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Friday, October 29, 2004 - Page updated at 12:21 A.M.

McDermott gets $600,000 tab in leak of illegal phone tape

By Alex Fryer
Seattle Times Washington bureau

Rep. Jim McDermott, a Seattle Democrat
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A federal judge in Washington, D.C., has ordered Congressman Jim McDermott to pay $60,000 plus attorney fees that could total more than $545,000 to a Republican congressman who sued McDermott for leaking his cellphone conversations to news reporters.

In a harshly worded decision received by attorneys this week, U.S. District Court Judge Thomas Hogan said McDermott's "willful and knowing misconduct rises to the level of malice in this case."

It is unclear how McDermott, a Seattle Democrat, will pay for the award if he decides not to appeal it further. He turned down an offer to settle the case for $10,000 last summer.

McDermott's lawyers were reviewing the court's decision, said his press secretary, Mike DeCesare.

A popular liberal lawmaker in a safe Democratic district, McDermott is expected to win re-election easily and has only $45,000 in his campaign account.

McDermott's legal-defense fund, formed in the late 1990s to fight the lawsuit, has about $10, according to his office.

Rep. John Boehner sued over release of tape.
Rep. John Boehner, R-Ohio, filed a civil suit against McDermott in 1998. The case began with Boehner's cellphone conversation in the parking lot of a Waffle House restaurant in northern Florida.

During a conference call with Republican leaders, Boehner talked about the pending Ethics Committee probe of then-House Speaker Newt Gingrich over the way Gingrich funded a college course he taught via satellite through a tax-deductible political-action committee.

A Florida couple intercepted and taped the call and gave it to McDermott on Jan. 8, 1997.

At the time, McDermott was the highest-ranking Democrat on the Ethics Committee, which handles complaints against members of Congress.

McDermott then leaked the tape to The New York Times and Atlanta Journal-Constitution. The New York Times published a front-page story Jan. 10, 1997, with the headline: "Gingrich is Heard Urging Tactics in Ethics Case."

Three days later, McDermott resigned from the Ethics Committee after the Florida couple identified him as the recipient of the tape.

Gingrich later was fined $300,000 and reprimanded by the House. He resigned his seat in November 1998.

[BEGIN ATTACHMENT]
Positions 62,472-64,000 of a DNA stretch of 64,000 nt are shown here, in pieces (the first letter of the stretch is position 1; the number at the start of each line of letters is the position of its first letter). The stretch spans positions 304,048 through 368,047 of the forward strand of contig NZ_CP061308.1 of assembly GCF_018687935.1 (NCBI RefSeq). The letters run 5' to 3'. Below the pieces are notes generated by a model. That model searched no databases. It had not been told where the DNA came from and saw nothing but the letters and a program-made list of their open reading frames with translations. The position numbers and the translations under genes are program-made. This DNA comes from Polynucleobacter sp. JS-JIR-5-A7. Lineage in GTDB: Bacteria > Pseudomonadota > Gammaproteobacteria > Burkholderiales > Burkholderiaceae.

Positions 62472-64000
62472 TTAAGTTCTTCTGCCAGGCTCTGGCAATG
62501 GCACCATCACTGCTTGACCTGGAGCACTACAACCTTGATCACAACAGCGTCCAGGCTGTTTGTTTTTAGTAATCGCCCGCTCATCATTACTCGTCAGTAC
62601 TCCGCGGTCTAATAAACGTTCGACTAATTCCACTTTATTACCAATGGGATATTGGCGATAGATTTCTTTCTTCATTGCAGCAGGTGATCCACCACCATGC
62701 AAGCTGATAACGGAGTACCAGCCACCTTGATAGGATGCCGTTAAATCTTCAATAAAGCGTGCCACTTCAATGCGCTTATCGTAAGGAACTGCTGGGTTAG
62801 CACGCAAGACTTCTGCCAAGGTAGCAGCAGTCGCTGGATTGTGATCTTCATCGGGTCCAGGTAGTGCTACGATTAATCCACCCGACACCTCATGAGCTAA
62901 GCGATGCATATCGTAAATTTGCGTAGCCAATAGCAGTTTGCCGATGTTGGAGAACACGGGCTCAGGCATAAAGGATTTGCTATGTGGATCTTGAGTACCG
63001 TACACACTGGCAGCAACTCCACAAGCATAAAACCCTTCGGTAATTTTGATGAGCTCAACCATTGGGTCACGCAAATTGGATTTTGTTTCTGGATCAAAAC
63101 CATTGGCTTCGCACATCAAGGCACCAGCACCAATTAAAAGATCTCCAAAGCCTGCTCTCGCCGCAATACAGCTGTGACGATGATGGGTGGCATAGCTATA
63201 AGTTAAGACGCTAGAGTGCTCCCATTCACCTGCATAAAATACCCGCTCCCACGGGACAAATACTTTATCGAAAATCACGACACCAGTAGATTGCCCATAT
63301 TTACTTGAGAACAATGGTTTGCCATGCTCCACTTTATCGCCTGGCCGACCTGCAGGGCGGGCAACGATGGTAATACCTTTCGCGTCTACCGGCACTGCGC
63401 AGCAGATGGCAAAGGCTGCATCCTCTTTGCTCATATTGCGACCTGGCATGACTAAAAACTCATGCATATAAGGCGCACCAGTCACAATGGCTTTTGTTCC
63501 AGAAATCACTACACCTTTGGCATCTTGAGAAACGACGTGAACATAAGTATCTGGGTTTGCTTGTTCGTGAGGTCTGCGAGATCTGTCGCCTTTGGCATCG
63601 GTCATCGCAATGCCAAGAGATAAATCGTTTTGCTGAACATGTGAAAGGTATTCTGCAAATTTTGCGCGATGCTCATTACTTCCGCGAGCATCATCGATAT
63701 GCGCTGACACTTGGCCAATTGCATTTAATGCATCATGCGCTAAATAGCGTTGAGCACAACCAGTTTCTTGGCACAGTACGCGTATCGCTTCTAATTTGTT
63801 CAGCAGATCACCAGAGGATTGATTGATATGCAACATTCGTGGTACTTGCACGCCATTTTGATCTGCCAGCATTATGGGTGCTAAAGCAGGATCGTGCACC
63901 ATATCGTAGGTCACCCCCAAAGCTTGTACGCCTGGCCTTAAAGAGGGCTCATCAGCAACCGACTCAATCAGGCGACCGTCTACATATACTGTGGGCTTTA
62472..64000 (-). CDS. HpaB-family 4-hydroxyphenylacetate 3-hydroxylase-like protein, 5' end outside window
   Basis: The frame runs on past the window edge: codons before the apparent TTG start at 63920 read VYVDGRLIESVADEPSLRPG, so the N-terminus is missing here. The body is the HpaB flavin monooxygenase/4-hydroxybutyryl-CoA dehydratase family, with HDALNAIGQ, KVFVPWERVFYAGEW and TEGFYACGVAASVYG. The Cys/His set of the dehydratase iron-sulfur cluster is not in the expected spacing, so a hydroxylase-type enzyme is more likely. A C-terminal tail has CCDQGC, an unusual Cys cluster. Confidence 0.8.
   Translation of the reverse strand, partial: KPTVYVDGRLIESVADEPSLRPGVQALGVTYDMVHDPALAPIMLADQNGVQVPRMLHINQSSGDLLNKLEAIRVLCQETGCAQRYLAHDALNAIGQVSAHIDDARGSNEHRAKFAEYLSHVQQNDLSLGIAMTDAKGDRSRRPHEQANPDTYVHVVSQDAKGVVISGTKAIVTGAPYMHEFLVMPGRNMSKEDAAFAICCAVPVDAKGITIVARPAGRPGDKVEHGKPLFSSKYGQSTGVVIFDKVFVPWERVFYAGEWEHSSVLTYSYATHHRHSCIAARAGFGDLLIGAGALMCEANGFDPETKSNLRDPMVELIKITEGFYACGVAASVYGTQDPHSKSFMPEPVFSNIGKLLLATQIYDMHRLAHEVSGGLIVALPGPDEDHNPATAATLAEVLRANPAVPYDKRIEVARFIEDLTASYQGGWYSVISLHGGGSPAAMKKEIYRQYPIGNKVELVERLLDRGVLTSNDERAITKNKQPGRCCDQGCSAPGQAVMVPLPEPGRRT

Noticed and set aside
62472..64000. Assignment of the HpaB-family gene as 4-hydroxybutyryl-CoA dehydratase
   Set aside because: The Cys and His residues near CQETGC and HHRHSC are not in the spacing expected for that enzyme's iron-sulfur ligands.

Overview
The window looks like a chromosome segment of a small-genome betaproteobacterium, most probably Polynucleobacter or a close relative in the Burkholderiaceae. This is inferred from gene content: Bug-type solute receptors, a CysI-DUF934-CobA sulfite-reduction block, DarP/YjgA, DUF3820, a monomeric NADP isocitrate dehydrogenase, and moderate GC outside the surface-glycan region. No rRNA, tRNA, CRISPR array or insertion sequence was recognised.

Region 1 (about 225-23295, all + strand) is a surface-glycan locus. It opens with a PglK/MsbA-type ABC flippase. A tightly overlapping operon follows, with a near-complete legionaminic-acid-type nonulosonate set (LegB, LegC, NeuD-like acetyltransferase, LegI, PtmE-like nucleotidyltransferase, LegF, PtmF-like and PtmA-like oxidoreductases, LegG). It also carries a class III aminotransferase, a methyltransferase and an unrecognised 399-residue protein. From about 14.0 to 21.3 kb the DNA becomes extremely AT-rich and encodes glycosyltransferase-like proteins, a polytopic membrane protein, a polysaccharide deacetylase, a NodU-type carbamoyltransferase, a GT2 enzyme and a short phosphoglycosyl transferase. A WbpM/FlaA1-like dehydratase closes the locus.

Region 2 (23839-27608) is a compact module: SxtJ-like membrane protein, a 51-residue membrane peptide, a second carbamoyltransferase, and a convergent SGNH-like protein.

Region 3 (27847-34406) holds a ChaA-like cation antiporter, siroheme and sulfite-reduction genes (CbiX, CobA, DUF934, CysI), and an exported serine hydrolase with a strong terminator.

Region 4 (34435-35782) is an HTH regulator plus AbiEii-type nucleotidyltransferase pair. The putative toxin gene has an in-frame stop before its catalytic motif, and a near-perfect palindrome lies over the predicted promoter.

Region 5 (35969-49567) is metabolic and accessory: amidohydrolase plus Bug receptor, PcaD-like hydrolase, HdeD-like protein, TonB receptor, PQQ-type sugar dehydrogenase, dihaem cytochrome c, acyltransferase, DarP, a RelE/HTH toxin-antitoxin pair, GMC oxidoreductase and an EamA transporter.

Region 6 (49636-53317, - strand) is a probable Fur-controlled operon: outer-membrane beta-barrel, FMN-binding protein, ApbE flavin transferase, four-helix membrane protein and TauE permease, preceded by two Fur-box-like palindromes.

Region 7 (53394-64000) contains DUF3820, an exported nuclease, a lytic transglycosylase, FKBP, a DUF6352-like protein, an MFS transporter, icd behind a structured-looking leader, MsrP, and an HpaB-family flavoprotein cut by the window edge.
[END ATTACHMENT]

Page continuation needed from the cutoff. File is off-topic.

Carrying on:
The couple who gave the tape to McDermott later pleaded guilty to unlawfully intercepting the call and were fined $500 each. The Justice Department has never pressed charges against McDermott.

Boehner sued McDermott, charging the eight-term lawmaker violated state and federal wiretapping laws.

McDermott won the first legal round when a federal judge ruled his actions were protected by the First Amendment. The case went up to the U.S. Supreme Court, which bounced it back down to lower courts.

In August, Judge Hogan determined McDermott "participated in an illegal transaction" when he accepted the tape from the Florida couple, and his actions weren't protected by the First Amendment.

Prior to the August ruling, Boehner said he was approached by a lawmaker on McDermott's behalf to broker a settlement.

In an interview during the Republican National Convention last August, Boehner said he set three conditions for McDermott: a $10,000 donation to charity, an admission of guilt, and a letter of apology to the Speaker of House. Discussions broke down, and Hogan submitted his decision Oct. 22.

"The Court finds that (McDermott's) conduct was malicious in that he intentionally disclosed the tape to the national media in an attempt to politically harm the participants through an invasion of their privacy," Hogan wrote.

"(McDermott's) argument that he was acting in the public interest by exposing official misconduct is unsupported by the evidence."

Boehner's office said a settlement now was out of the question.

"This is full vindication of our view in this case," said Boehner's chief of staff, Mike Sommers. "We're looking forward to getting this case behind us."

Sommers said Boehner spent about $545,000 in legal fees, paid from his campaign accounts.

"It's all been referred to legal council," said DeCesare, McDermott's press secretary. "It's a legal decision, and it needs to be analyzed."

McDermott's legal-defense account has paid about $350,000 in attorney's fees since the case began, and now owes $21,600 in legal bills, DeCesare said.

Asked if McDermott would embark on a fund-raising campaign to pay the legal bills, DeCesare replied: "The only next step is to let the legal team review the judge's decision and make a recommendation. It doesn't make sense to speculate on anything else."

Alex Fryer: 206-464-8124 or

Copyright © 2004 The Seattle Times Company

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